Frequently asked questions (FAQs)
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If you have any questions or queries, we are happy to help so please do not hesitate to get in touch. Alternatively, please look at our most frequently asked questions (FAQs) below.
Diagnostic Imaging Services
A diagnostic scan is a type of test ordered by medical professionals to help them to diagnose patients’ conditions, check how effective certain treatments are and plan appropriate treatment. The different types of diagnostic scans we offer are MRI, PET/CT, CT, Cone Beam CT, X-ray and Ultrasound.
Cone Beam CT
We understand that you might have lots of questions about what to expect when you come for a scan, how to find us or what happens next after your appointment. Please take a look here at the questions we are often asked. If you still have questions, we are happy to help please do not hesitate to get in touch.
The X-ray examination is able to demonstrate where a foreign object or implant is anatomically in the body, and whether it has any metallic component. X-rays may be requested by our referrers, including our Rapid Access Clinicians.
The X-ray room uses ionising radiation when taking an image therefore females of childbearing age will be asked about pregnancy prior to the examination taking place.
Ultrasound is a diagnostic tool. Ultrasound utilises high frequency sound waves to create images of internal body parts and structures such as tendons, muscles, joints, vessels and internal organs to look for changes.
The ultrasound equipment at Cobalt is operated by Specialist Consultant Radiologists and is completely safe.
Cobalt does not provide health screening scans. If a scan is clinically needed, we require a referral from a medical professional (this can be a consultant, a GP, a physiotherapist, a chiroprator, an osteopath, an extended scope practitioner or dentist).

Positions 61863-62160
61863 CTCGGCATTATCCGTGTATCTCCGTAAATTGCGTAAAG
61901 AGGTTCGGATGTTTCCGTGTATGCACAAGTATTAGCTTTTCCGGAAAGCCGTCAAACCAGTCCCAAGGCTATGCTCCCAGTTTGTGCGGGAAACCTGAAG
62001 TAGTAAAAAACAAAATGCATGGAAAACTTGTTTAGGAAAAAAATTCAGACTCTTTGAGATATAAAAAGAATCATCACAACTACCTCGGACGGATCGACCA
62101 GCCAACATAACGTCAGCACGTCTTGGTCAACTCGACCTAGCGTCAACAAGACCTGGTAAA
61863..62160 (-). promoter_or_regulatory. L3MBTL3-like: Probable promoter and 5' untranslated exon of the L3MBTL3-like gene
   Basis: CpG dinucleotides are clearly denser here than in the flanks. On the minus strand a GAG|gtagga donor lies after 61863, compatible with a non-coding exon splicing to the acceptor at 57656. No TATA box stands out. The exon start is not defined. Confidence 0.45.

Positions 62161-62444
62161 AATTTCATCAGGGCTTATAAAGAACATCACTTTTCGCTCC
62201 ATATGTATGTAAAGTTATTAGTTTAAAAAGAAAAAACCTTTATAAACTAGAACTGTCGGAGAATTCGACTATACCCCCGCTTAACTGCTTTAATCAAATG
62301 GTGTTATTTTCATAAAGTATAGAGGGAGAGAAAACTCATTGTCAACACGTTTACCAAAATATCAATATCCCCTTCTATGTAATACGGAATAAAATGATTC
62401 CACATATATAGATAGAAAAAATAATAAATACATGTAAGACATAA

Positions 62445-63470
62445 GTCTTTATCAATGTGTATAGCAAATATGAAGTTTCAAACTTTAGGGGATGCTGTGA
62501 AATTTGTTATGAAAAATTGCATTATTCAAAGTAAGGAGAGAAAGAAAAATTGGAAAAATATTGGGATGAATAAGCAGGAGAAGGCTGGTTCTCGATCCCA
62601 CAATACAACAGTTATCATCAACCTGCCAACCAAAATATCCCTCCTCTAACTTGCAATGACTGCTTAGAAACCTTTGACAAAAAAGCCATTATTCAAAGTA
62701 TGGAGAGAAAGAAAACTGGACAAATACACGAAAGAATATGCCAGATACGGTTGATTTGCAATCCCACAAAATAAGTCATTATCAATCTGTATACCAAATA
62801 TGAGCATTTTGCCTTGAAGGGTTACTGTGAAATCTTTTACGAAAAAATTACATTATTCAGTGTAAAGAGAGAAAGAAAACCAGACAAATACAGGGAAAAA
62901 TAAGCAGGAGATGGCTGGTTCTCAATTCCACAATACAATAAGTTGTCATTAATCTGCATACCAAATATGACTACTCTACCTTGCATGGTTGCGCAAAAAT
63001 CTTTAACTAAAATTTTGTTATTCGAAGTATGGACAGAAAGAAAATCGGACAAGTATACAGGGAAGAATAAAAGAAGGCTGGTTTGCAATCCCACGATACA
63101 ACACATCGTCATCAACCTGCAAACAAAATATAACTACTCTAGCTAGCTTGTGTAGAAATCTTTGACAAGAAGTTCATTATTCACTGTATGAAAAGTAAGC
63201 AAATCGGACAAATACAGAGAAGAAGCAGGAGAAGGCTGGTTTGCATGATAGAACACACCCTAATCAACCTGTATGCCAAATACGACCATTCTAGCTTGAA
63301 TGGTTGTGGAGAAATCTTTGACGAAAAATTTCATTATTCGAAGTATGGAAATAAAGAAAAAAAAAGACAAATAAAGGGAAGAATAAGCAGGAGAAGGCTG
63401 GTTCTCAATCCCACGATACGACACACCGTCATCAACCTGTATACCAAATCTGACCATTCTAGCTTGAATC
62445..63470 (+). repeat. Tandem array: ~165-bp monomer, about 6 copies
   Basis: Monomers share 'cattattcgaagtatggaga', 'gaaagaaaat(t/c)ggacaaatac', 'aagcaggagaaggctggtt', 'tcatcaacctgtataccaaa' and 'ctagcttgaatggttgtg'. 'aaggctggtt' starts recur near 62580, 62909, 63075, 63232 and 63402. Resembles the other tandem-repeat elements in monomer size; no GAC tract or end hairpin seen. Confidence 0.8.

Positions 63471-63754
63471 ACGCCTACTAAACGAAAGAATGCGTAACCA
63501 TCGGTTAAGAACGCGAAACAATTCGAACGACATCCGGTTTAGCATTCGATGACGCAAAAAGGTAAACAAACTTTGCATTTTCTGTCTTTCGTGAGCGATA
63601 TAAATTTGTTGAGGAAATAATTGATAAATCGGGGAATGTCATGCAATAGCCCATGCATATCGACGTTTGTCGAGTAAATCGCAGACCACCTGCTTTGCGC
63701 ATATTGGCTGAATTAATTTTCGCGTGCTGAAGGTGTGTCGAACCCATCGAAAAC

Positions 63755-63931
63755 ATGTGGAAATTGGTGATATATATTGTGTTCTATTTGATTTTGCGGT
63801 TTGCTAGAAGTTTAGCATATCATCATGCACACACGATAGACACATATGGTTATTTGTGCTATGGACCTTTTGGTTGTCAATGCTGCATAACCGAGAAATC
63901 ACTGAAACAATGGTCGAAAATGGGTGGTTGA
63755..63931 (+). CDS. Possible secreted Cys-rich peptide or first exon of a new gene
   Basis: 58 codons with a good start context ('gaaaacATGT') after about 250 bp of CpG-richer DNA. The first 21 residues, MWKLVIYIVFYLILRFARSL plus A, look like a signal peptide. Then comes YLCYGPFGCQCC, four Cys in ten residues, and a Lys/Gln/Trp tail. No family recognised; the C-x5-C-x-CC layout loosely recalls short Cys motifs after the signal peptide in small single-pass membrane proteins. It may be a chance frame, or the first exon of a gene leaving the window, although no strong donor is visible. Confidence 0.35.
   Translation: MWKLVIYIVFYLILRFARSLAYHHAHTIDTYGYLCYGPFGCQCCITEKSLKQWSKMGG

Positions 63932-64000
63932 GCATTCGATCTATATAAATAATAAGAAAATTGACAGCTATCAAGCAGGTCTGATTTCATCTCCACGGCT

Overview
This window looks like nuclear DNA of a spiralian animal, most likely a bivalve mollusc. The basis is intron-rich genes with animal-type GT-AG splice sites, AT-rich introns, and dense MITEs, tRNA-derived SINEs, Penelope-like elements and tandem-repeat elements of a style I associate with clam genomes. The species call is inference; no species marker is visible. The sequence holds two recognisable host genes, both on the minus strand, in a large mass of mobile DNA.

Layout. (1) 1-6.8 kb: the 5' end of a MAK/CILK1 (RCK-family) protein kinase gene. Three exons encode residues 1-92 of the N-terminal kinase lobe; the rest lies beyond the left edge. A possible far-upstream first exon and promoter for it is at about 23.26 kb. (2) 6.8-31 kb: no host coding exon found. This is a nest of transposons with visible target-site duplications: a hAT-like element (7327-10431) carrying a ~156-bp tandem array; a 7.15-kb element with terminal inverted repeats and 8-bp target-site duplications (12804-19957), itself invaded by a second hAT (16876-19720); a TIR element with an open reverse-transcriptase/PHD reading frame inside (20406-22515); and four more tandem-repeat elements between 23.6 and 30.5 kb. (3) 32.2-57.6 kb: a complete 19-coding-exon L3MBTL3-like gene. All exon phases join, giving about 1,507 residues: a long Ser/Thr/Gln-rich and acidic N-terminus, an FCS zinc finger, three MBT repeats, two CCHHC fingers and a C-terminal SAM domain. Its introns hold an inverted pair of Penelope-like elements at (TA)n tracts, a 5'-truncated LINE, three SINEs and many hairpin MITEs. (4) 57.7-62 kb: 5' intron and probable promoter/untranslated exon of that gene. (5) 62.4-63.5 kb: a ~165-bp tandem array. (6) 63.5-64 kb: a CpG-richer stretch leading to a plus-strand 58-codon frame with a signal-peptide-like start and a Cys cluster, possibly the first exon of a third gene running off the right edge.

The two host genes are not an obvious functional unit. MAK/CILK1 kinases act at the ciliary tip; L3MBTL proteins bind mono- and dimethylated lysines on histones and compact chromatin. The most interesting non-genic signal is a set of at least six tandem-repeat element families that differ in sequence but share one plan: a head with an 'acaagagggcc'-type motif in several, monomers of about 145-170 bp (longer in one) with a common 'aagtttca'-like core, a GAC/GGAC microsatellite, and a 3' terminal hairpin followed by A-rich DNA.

No, we do not accept self-referrals.
We need a medically qualified practitioner to refer you for a scan. This could be a Consultant, GP, Osteopath, Physiotherapist, Chiropractor, Extended Scope Practitioner or dentist.
Reports are usually completed within a working week.
CT is computerised tomography and is used to provide a picture of the structure inside your body. A special type of X-ray machine is used to produce cross sectional images of your body. This involves being exposed to a small amount of radiation. The dose is equivalent to the amount of natural radiation you would receive over a period of three years.
MRI uses a powerful magnet providing high quality images. Surfaces, cartilage, ligaments and muscles can be seen in greater detail.
Yes, there is plenty of free parking on site at the Imaging Centre.
Please bring your wheelchair with you. If you are having an MRI scan, you will need to use a special MRI compatible wheelchair when you go through for your scan. These are available from the reception area.